Business Email Compromise – When the criminal’s reading your email.
We’re all connected – the closer a hacker gets to your vendor, your client, your partner… the closer they are to you. Here’s the story of an advertising agency who thought they were communicating with their event venue.
As the business community faces down cyber threats, one medical office is defending itself with a Zero Trust approach to cybersecurity
Physicians have always been at the front of the line when it came to technology integration. Among the first to realize the benefits wearing a pager, having a cell phone, using a tablet, and essentially digitizing their business, doctors and researchers are typical early adopters of mobile, Cloud and IOT systems.
As attacks on the healthcare industry make weekly news, personal information (PII) floods the black market, and steep fines take their toll,doctors and practice administrators wonder what they can do differently.
A holistic strategy, a Zero Trust approach to cybersecurity means that you:
1) Verify Explicitly 2) Use Least Privilege 3) Assume Breach
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As cyberattacks on midsize firms prove inevitable, are you ready to be hit?
A strong defensive posture minimizes exposure, limits collateral damage and protects client privacy.
We’ve been providing IT consulting and technology services to the mid-size business community since 1999, and from basic firewalls to advanced breach detection systems we absolutely guarantee there’s no shortage of security products designed to protect the enterprise.
But third party/supply chain attacks have changed this game. Drastically. And, from the most basic user training videos, to a 24×7 monitored security and information management (SEIM) system, there’s not one thing a business can do to protect data when its business management system, ERP or CRM is breached. Bottom line – every business on the planet relies on third-party software and there’s simply no safe place to hide. Boo!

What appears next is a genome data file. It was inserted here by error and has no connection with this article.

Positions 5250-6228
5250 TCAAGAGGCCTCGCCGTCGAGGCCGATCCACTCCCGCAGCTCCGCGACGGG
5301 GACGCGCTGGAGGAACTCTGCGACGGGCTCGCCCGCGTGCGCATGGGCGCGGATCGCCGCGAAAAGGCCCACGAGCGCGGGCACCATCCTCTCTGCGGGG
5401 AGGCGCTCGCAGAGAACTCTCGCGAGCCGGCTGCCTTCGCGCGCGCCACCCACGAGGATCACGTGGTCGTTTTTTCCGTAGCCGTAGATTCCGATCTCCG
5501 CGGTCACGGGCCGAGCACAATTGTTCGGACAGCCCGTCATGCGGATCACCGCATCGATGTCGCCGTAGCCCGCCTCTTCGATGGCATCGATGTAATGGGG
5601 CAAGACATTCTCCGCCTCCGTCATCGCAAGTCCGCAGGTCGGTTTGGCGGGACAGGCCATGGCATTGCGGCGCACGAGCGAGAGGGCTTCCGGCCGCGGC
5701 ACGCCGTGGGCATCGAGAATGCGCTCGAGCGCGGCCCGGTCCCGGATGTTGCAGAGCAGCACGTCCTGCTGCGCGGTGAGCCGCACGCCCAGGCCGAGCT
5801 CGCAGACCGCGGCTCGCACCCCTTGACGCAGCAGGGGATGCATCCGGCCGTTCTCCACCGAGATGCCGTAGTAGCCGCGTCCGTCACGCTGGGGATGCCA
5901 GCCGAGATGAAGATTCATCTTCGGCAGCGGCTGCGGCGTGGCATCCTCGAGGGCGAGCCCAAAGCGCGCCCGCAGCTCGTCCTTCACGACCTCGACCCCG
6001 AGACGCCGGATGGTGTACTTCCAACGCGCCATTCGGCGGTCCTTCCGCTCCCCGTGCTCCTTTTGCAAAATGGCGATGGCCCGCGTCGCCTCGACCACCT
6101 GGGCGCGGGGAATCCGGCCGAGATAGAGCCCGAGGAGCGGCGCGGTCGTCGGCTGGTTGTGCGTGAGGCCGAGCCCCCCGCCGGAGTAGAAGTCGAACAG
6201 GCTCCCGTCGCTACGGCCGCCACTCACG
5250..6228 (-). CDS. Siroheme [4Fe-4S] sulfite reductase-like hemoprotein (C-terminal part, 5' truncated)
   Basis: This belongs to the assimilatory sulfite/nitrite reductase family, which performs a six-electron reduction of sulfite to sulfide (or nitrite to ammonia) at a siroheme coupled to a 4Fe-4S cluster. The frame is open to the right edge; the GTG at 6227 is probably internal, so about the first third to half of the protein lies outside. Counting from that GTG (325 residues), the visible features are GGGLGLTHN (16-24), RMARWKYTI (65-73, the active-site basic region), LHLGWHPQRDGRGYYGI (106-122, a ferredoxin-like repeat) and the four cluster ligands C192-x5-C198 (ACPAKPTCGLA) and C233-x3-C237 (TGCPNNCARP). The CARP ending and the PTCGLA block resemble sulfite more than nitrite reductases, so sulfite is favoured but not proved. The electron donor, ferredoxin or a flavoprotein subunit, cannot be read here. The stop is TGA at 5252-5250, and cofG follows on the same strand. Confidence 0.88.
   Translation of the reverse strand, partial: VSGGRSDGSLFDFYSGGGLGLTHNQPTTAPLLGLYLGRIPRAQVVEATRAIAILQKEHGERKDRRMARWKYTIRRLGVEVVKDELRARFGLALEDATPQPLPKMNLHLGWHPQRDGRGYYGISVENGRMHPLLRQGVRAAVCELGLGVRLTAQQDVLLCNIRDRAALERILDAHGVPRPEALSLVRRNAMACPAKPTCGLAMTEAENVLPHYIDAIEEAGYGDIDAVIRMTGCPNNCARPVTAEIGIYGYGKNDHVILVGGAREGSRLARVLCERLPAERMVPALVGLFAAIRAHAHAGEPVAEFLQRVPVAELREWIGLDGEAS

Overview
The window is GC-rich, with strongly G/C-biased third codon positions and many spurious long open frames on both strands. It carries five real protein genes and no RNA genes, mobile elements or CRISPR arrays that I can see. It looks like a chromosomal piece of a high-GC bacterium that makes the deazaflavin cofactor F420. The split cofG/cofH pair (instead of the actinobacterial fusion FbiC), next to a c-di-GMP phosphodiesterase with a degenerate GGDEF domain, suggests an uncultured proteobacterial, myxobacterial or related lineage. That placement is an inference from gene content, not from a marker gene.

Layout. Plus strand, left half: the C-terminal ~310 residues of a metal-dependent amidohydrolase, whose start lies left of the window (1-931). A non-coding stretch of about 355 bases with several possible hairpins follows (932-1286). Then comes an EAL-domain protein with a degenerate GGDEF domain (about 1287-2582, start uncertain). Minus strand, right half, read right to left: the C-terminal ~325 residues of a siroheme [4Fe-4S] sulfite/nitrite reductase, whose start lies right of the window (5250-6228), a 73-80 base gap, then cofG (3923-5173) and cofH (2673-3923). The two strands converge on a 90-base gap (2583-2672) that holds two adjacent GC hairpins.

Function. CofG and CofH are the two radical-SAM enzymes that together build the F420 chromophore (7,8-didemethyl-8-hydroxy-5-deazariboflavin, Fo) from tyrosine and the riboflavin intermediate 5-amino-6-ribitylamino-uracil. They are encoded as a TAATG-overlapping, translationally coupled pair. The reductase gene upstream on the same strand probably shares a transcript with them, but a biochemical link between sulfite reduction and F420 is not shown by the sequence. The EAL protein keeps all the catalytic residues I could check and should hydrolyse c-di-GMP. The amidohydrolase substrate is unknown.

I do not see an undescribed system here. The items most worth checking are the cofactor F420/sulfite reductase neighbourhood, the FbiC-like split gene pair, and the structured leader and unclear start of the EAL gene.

Since shutting down shop isn’t an option, we must, as always, take up this threat and face it head on!
As we wrote in an post about Zero Trust Cybersecurity, you can only worry about what’s within your control. Since fully defending against this attack isn’t possible, we can only protect our organizations and prepare to be attacked.
1. Deploy a multi-layered detection and response approach. Multisyllable marketing jargon aside – as quickly as possible, you need to know you’ve been breached, and you need a post-attack response plan (or plans). “Honeytokens” or virtual trip wires setup to alert organizations of suspicious activity in their network are a great tool. If a being breached is bad, not learning about it till days or weeks after it happens is worse and not knowing what to do next can be catastrophic. www.upguard.com/blog/how-to-prevent-supply-chain-attacks
2. Include threat hunting as regularly scheduled IT maintenance. As described by our partners at SentinolneOne, threat hunting is quite a different activity from incident response (IR). While IR methodologies aim to determine what happened after a data breach, a threat hunting team searches for attacks that have slipped through your defensive layers to help you find adversaries hiding in your network before they can execute an attack or fulfill their goals.
3. Work with a SIEM solution that offers automated remediation actions. A security information and event management (or SIEM) is a cybersecurity solution that collects and converges data from different parts of your IT environment with the intent of monitoring your firm’s security levels. Providing advanced visibility and insight into your users, endpoints, traffic, activity, and more, a SIEM enables you to maintain oversight into your network and beyond the perimeter as your company scales.
4. Log capture and file retention for critical infrastructure. As detailed in this whitepaper from the National Institute for Standards & Technology (NIST) nvlpubs.nist, log management is essential to ensuring that computer security records are stored in sufficient detail for an appropriate period of time. Routine log analysis is beneficial for identifying security incidents, policy violations, fraudulent activity, and operational problems.
5. Encryption for all data. In cryptography, encryption is the process of encoding information or sensitive data so only authorized parties can access it. While encryption can’t prevent criminal activity or third-party attacks, it does deny intelligible content to the interceptor. For more on encryption, we recommend this article published by UpGuard www.upguard.com/blog/encryption.
6. Use two-factor/multi-factor authentication. With two-factor authentication enabled, criminals who do gain access to user login credentials aren’t automatically granted entry. A key element to a Zero-Trust Security framework, multi-factor authentication requires users validate their identity to provide that extra layer of security.
Above all, at OWG we believe cybersecurity will always come down to your corporate culture and your posture – on your toes, knees bent, arms ready. Stay sharp, be prepared and have your plan in place and you’ll have an advantage and typically able to weather the storm. The complacent or unprepared will get swallowed.
For more information, or to set a time to speak, drop your name and email below and we’ll reach out.